Mapping collection bias in Brazil

An analysis of species occurrences in Brazil shows collection bias across biomes and taxonomic groups

Data resources used via GBIF : 509,983 species occurrences
Jaguar (Panthera onca)

Jaguar (Panthera onca) observed by Douglas Trent near Poconé, Mato Grosso, Brazil. Photo licensed under CC BY-NC 4.0.

Temporal and spatial variation in biological sampling may generate bias leading to shortfalls of biological knowledge, including undescribed species, poorly described species distribution, and a lack of information on tolerances and responses of species to e.g. climate changes.

In this study, researchers compiled a database of arthropod, vertebrate and angiosperm records in Brazil using data mainly from the GBIF network to test for sampling bias. Comparing taxonomic groups, they find significant differences in sampling effort with angiosperms having larger areas of high density than arthropods and vertebrates. Across all groups and biomes, however, the highest density of records falls within one kilometre of access routes, and this density increases with number of routes.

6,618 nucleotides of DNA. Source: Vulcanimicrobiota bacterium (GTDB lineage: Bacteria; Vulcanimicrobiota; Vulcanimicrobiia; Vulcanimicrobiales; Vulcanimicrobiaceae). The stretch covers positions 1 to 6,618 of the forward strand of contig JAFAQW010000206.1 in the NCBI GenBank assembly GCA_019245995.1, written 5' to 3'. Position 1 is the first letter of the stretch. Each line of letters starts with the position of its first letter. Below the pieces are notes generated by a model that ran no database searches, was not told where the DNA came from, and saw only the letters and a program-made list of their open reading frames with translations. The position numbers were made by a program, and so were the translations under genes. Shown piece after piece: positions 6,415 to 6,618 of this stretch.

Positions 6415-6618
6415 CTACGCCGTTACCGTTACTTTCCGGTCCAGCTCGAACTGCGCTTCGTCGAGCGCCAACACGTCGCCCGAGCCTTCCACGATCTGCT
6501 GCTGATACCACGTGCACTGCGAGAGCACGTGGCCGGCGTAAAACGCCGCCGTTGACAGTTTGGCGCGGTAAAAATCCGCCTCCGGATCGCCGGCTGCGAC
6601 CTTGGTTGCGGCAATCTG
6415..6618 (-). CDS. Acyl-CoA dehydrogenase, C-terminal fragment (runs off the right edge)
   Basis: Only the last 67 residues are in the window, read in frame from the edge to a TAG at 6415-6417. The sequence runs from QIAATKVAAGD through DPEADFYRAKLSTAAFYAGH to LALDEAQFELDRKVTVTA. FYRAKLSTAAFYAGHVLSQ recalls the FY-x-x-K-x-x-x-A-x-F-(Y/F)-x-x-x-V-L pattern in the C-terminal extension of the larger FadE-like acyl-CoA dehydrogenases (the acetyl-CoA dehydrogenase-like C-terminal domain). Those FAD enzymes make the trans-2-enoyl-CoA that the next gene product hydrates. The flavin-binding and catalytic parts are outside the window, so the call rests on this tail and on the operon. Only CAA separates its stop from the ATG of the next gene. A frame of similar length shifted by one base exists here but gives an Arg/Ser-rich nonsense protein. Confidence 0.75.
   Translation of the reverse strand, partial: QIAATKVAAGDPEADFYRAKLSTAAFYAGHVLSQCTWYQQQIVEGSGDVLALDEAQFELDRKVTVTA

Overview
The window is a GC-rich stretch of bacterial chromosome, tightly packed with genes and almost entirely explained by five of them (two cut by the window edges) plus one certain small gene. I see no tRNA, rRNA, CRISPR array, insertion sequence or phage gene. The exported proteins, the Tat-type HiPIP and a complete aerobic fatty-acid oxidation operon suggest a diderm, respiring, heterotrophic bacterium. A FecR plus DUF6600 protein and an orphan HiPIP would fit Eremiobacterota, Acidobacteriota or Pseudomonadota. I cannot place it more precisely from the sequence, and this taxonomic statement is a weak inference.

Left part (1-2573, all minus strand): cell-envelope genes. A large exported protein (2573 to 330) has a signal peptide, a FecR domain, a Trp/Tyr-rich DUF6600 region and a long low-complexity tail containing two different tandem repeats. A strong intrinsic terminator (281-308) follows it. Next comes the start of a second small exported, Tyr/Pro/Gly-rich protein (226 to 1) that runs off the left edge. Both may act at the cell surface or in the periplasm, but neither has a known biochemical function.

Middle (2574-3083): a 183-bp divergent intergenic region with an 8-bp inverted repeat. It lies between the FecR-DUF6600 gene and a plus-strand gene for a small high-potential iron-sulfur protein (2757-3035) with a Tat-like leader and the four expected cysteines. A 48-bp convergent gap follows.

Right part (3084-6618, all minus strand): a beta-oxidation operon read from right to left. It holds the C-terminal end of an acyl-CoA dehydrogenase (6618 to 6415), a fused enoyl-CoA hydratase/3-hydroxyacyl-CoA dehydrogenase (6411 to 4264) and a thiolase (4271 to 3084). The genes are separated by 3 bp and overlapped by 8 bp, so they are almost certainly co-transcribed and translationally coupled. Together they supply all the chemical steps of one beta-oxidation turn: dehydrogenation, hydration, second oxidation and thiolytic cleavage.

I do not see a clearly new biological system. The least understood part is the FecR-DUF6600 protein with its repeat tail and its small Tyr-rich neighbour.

The study notes the importance of considering such collection bias in biogeographic studies, and suggests focusing on poorly sampled locations in future biodiversity surveys.

 

Citations

Oliveira U, Paglia AP, Brescovit AD, de Carvalho CJB, Silva DP, Rezende DT, Leite FSF, Batista JAN, Barbosa JPPP, Stehmann JR, Ascher JS, de Vasconcelos MF, De Marco P, Löwenberg-Neto P, Dias PG, Ferro VG and Santos AJ (2016) The strong influence of collection bias on biodiversity knowledge shortfalls of Brazilian terrestrial biodiversity. Diversity and Distributions. Wiley-Blackwell 22(12): 1232–1244. Available at: https://doi.org/10.1111/ddi.12489.

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